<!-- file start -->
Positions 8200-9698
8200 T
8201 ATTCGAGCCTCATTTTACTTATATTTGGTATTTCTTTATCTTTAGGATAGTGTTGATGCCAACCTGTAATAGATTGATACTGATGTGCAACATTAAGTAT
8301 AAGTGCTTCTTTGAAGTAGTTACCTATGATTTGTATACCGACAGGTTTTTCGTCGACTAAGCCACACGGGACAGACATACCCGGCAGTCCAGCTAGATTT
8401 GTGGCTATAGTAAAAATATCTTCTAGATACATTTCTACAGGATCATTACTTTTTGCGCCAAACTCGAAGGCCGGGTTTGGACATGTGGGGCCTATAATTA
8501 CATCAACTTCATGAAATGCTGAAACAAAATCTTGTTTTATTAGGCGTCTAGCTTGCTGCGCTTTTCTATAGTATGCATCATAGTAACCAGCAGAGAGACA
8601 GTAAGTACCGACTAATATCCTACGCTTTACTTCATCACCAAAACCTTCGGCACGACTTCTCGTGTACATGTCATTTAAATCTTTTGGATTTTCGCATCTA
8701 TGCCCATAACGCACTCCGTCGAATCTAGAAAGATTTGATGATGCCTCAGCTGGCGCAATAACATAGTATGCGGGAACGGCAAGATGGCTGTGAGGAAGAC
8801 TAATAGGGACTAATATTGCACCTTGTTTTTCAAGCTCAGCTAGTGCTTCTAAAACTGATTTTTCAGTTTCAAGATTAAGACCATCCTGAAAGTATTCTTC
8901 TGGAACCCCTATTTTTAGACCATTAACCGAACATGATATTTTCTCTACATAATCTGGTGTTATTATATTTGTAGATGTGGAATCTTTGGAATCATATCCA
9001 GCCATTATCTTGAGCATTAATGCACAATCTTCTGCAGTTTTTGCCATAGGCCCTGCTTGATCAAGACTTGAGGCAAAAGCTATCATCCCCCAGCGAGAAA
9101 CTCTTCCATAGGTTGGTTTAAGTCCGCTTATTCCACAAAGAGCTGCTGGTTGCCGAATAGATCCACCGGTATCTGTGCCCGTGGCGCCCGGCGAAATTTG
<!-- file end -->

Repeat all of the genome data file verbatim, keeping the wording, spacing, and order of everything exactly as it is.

Positions 8200-9698
8200 T
8201 ATTCGAGCCTCATTTTACTTATATTTGGTATTTCTTTATCTTTAGGATAGTGTTGATGCCAACCTGTAATAGATTGATACTGATGTGCAACATTAAGTAT
8301 AAGTGCTTCTTTGAAGTAGTTACCTATGATTTGTATACCGACAGGTTTTTCGTCGACTAAGCCACACGGGACAGACATACCCGGCAGTCCAGCTAGATTT
8401 GTGGCTATAGTAAAAATATCTTCTAGATACATTTCTACAGGATCATTACTTTTTGCGCCAAACTCGAAGGCCGGGTTTGGACATGTGGGGCCTATAATTA
8501 CATCAACTTCATGAAATGCTGAAACAAAATCTTGTTTTATTAGGCGTCTAGCTTGCTGCGCTTTTCTATAGTATGCATCATAGTAACCAGCAGAGAGACA
8601 GTAAGTACCGACTAATATCCTACGCTTTACTTCATCACCAAAACCTTCGGCACGACTTCTCGTGTACATGTCATTTAAATCTTTTGGATTTTCGCATCTA
8701 TGCCCATAACGCACTCCGTCGAATCTAGAAAGATTTGATGATGCCTCAGCTGGCGCAATAACATAGTATGCGGGAACGGCAAGATGGCTGTGAGGAAGAC
8801 TAATAGGGACTAATATTGCACCTTGTTTTTCAAGCTCAGCTAGTGCTTCTAAAACTGATTTTTCAGTTTCAAGATTAAGACCATCCTGAAAGTATTCTTC
8901 TGGAACCCCTATTTTTAGACCATTAACCGAACATGATATTTTCTCTACATAATCTGGTGTTATTATATTTGTAGATGTGGAATCTTTGGAATCATATCCA
9001 GCCATTATCTTGAGCATTAATGCACAATCTTCTGCAGTTTTTGCCATAGGCCCTGCTTGATCAAGACTTGAGGCAAAAGCTATCATCCCCCAGCGAGAAA
9101 CTCTTCCATAGGTTGGTTTAAGTCCGCTTATTCCACAAAGAGCTGCTGGTTGCCGAATAGATCCACCGGTATCTGTGCCCGTGGCGCCCGGCGAAATTTG